The human relationship to Coalton and the mountains is further complicated by several other competing forces. For example, industry vs. tourism, economic health vs. ecological/spiritual health, high-paying mining jobs vs. low-paying tourism jobs, etc. As the characters represent a cross section of Coalton society, their viewpoints on the meaning of place likewise represents the competing voices all screaming for some say in the exploitation, development, sustainability, and stewardship of the area—both monetarily and spiritually. The novel undeniably contains a rich complexity of thought-provoking talking points on the meanings of place.

As the characters constantly fight over the narratives regarding Coalton's past and future, the reader gets a look at the participatory nature of place making, mythology, and storytelling. Each character possesses his or her own story and; therefore, individual perceptions of Coalton's meaning and value. As the characters smash heads like bighorn sheep, the reader also gets a glance into the heated world of town hall meetings, industry, and environmental activism. And just like real world debates, the characters' "constant struggle stem[s] from their love of this place. The rednecks, the hippies, the ski bums—each claiming the land as their own, insisting upon the right to name it, the power to decide how to use it" (240).

In the end, we find out that no one really has supreme power over nature and in the vastness of time and space, our bickering is really somewhat irrelevant. Towards the closing of the novel, which blurs the line between comedy and tragedy, Heinz references Macbeth, stating that: "All the world's a stage […] but not always in the way the Great Bard meant. More often than they think, humans are no more than a passive audience. The mountain, it appears, has called the final curtain on this performance" (274). Perhaps all of our sound and fury really does signify nothing.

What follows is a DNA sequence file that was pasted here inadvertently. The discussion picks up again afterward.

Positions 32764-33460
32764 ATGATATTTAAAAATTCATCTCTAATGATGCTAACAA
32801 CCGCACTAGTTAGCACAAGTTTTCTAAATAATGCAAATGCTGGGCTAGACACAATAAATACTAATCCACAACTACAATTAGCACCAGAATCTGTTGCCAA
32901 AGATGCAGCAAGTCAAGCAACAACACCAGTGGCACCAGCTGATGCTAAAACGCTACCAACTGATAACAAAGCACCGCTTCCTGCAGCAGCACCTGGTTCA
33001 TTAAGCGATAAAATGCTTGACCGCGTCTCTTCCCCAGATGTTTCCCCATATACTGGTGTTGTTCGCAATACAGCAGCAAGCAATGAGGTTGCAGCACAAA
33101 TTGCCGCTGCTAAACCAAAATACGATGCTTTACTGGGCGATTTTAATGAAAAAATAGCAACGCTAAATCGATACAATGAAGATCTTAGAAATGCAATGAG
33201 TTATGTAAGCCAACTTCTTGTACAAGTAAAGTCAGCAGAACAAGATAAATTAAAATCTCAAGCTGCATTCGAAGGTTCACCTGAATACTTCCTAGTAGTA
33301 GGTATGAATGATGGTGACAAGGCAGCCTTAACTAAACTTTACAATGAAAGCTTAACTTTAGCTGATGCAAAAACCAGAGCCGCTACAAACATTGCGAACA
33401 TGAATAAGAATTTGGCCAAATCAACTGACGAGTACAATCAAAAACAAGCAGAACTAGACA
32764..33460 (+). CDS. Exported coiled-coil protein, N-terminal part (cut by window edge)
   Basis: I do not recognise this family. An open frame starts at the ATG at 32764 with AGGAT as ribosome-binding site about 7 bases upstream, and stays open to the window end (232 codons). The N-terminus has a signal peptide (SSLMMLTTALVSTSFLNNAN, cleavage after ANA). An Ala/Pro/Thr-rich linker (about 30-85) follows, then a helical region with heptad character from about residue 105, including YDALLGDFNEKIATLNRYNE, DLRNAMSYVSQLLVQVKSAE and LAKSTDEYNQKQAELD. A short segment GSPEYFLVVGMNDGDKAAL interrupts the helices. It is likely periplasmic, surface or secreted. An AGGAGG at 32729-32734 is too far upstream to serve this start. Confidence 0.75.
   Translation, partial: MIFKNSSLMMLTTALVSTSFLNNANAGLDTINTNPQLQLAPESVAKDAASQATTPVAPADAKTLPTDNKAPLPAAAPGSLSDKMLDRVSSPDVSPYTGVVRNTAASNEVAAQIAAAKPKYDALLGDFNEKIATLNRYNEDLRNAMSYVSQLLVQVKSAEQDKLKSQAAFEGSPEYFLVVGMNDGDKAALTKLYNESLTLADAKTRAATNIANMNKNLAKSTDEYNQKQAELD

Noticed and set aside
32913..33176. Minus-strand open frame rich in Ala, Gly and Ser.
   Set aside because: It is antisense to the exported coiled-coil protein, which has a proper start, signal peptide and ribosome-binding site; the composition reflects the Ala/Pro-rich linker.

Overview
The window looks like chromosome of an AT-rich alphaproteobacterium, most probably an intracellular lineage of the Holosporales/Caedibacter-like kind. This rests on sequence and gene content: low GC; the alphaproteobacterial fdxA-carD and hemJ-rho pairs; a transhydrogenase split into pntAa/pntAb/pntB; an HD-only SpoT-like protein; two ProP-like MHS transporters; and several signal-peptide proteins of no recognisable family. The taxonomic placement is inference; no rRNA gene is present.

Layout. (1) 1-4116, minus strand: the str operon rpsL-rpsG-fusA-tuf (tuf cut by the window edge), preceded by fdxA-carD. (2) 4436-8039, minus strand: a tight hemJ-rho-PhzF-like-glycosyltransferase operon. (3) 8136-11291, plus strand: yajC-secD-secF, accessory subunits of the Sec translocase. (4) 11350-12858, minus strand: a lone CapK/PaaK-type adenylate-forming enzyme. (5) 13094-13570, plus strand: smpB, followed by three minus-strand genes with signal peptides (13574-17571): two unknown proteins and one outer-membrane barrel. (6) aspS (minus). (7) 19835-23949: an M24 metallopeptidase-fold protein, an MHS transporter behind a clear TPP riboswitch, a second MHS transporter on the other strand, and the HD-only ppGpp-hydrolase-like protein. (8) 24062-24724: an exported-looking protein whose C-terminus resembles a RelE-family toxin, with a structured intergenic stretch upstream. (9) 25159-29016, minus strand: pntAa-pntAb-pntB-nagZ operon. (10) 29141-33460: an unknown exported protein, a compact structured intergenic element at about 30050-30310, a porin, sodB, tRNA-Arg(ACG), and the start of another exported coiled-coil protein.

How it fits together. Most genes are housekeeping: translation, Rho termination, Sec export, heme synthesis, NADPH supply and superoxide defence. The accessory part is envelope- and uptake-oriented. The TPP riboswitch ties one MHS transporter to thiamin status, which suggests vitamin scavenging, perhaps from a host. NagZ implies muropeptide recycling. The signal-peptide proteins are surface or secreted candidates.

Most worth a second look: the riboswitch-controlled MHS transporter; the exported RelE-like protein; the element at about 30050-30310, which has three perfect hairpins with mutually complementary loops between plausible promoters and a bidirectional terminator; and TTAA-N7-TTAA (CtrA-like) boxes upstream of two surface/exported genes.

Ultimately, The Canterbury Trail makes an interesting point about the necessity of respecting, revering, and fearing nature as well as about the misleading idea that we can own and control something as grand as a mountain. The tragic ending calls to mind ecocritics like Jim Dodge who see environmental conservation as a selfish human necessity, or perhaps more poignantly, comedian George Carlin who once humorously ranted about how we'll all be dead before we ever have a chance to kill the planet. As hard as we may try, Ecocriticism aside, Abdou's novel is incredibly funny, enjoyable, and like a trip down the slopes, never boring. The pages are full of drugs, booze, and sex, but it never feels gratuitous. The words always come across as true to life and honest, never feeling like they are shying away or showing off.

Abdou, Angie. The Canterbury Trail. Victoria, BC: Brindle & Glass, 2011. 277 pp.

Copyright © 2014 by Cory Willard